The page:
I prayed today

I prayed today

I prayed today.

It was the first time in a while. If you don’t count me looking down at my hands as I half-listen half-question words slipping out of the mouth of someone else with Sunday school closed eyes. It was only because someone asked me to. It actually happened twice. I forget this is what happens in Christian school.

“Lindsay, would you mind closing us in prayer?”

Cue mind surge of the honest answers:

To be honest with you, I am not sure if I believe in prayer. That prayer makes a difference. That things will be different in the future because I prayed in this moment. I feel like whatever happens in the next twenty minutes is going to happen regardless. Ever since my dad was diagnosed with brain cancer I have trouble believing that there is a God who actually responds to the words shaped by our minds and hearts. And if you take a second to think about it, we assume all responsibility while letting God off the hook. We defend him even when he doesn’t come through. We’ve put all this stock and confidence and hope in not just an all-powerful but an all-loving God. So how do we continue to reconcile answers of “no” and “not yet?” Because my logic tells me that if someone has the power to do something good and doesn’t, that makes that someone sort of cruel. And last time I checked it is hard to be cruel and the essence of love. But please correct me if I’m wrong. Oh how I want to be wrong. My mind can preach the right answers. That I’m not allowed to test God. Because his ways are higher than my ways… But these answers are so… So dissatisfying. I can’t ignore my stomach hungry for something more substantial. Something I can digest. I can’t eat feathers and sand any longer. So while maybe a year from now I’ll come around to a different answer or come back to what I believed before, for right now I don’t think I can. I’d like to give a graceful pass.

Cue actual response:

“Yeah of course! I’d be happy to close us in prayer.”

And I look down at my hands. I can’t bring myself to close my eyes. I’m banking on the fact that the two other bodies in the room will. And then I hear my voice. It sounds like it always does. It feels like it always has. I don’t have to fight for words. They come out of me easily. It feels more natural and comfortable than telling a story to my friends.

I thank God for his presence. I thank God that he intervenes in our world. In our lives. I pray for rest and peace as our future unfolds. I pray for wisdom as we are faced with uncertainty. I thank God for his goodness and sovereign orchestration.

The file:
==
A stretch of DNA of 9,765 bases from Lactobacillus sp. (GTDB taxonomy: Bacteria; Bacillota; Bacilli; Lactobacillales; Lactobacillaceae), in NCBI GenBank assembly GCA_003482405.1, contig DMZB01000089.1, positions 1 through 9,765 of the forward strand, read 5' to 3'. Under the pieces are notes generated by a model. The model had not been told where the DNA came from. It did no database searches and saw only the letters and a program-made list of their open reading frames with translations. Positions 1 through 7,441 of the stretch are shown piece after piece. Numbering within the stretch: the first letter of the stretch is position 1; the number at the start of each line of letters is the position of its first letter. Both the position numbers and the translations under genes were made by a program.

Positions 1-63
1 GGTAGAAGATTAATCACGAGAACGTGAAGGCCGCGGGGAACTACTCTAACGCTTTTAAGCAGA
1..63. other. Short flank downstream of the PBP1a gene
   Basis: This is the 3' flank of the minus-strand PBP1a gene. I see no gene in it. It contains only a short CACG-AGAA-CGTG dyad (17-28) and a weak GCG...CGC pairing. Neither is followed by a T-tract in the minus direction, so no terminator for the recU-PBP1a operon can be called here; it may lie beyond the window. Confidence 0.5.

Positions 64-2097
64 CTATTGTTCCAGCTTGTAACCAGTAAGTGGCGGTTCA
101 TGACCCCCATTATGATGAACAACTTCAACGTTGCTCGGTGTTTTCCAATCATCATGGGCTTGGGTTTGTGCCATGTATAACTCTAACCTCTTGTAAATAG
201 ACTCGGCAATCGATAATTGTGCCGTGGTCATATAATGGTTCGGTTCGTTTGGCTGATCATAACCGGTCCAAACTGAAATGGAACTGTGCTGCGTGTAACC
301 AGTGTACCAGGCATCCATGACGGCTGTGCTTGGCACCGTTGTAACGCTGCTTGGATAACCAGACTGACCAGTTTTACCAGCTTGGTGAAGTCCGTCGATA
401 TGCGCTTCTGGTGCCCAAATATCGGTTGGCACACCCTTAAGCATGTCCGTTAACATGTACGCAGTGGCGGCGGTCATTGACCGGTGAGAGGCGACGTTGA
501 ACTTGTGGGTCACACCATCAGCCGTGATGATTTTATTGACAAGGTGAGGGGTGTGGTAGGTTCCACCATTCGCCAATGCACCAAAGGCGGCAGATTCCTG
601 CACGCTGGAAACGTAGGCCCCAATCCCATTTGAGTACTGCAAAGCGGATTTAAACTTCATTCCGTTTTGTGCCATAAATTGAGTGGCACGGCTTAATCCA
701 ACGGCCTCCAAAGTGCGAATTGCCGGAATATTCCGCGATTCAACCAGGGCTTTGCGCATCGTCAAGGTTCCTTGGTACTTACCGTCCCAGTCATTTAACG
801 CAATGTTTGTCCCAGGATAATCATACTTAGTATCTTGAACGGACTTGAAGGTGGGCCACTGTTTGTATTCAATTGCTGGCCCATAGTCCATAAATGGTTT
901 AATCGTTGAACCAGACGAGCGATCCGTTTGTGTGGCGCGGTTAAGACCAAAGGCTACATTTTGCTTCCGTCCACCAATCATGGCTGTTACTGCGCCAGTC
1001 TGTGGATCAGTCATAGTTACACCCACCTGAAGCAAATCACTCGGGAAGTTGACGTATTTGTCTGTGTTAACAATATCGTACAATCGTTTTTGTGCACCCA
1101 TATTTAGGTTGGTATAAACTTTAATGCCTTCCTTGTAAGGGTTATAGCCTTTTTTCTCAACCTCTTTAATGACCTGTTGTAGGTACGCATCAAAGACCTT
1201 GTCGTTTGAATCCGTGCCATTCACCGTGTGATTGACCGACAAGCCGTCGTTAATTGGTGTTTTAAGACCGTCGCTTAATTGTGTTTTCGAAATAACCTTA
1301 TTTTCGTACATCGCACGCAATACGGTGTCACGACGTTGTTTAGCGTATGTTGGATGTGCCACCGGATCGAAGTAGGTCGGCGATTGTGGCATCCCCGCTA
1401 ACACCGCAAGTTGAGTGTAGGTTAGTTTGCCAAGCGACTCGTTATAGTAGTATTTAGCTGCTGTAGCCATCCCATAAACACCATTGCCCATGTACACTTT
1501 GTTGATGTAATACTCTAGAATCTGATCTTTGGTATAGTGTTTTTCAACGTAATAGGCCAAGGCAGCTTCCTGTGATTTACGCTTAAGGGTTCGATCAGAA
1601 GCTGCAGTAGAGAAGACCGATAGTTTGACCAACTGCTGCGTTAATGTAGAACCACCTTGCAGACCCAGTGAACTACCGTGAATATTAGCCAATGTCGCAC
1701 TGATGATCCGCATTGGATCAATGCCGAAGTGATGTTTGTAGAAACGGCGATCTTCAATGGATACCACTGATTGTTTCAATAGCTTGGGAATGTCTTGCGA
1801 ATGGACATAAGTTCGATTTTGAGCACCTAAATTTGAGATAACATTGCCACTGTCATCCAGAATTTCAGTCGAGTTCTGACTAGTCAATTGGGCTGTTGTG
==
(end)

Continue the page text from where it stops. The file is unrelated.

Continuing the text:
But the translation in the opposite side of my brain:

Oh God I want you to be present. I want you to have an actual presence in this room. Please let there be a God who cares about individual lives and cares enough to actually intervene and change things. Let there be a God who has a sovereign and perfect reign on this earth. Who gives our lives meaning according to a supernaturally ordained purpose. Please let there be a God who is the ultimate source of peace and wisdom that we can share in as we grow closer to you like we would a dear friend. Hear me now and answer. Dear God, let those things I have been taught my whole life be true.

Some part of my belief clings to these things. Maybe that’s why it isn’t hard for me to form nice doctrinally sound phrases. But I am afraid it is simply the residual produce of a seed deeply engrained in me since birth. That grew into a tree that I have been chopping at in recent months.

The other bodies in the room can only hear what I choose to make audible. Their ears are deaf to my waterfall-loud thoughts.

Am I lying? Do I need to proclaim to everyone who has labeled me as good Christian girl that I have officially stepped down from the role? Or maybe give my two weeks notice? Just so everyone has enough time to process and prepare before her presence is gone for good?

But I don’t want to give my resignation. I liked my job. I was good at my job.

What the hell happened? And what the hell do I do?

My hope is that contradiction does not necessarily equal deception. That it is ok to let both of these pieces sit inside of me even if it feels like two beta fish living in the same bowl. That I can assume and apply a pretty strong “both and” strategy and be both skeptic and faith-full. Both desperate and hopeful. Both dissatisfied and at peace. Searching and at rest.

Hacking at roots but confident the dead tree needs to go. And in its place something else will grow. Ground nourished by its rot and fertilized with its helicopter seeds. Truth I believed in somehow surviving and subsisting.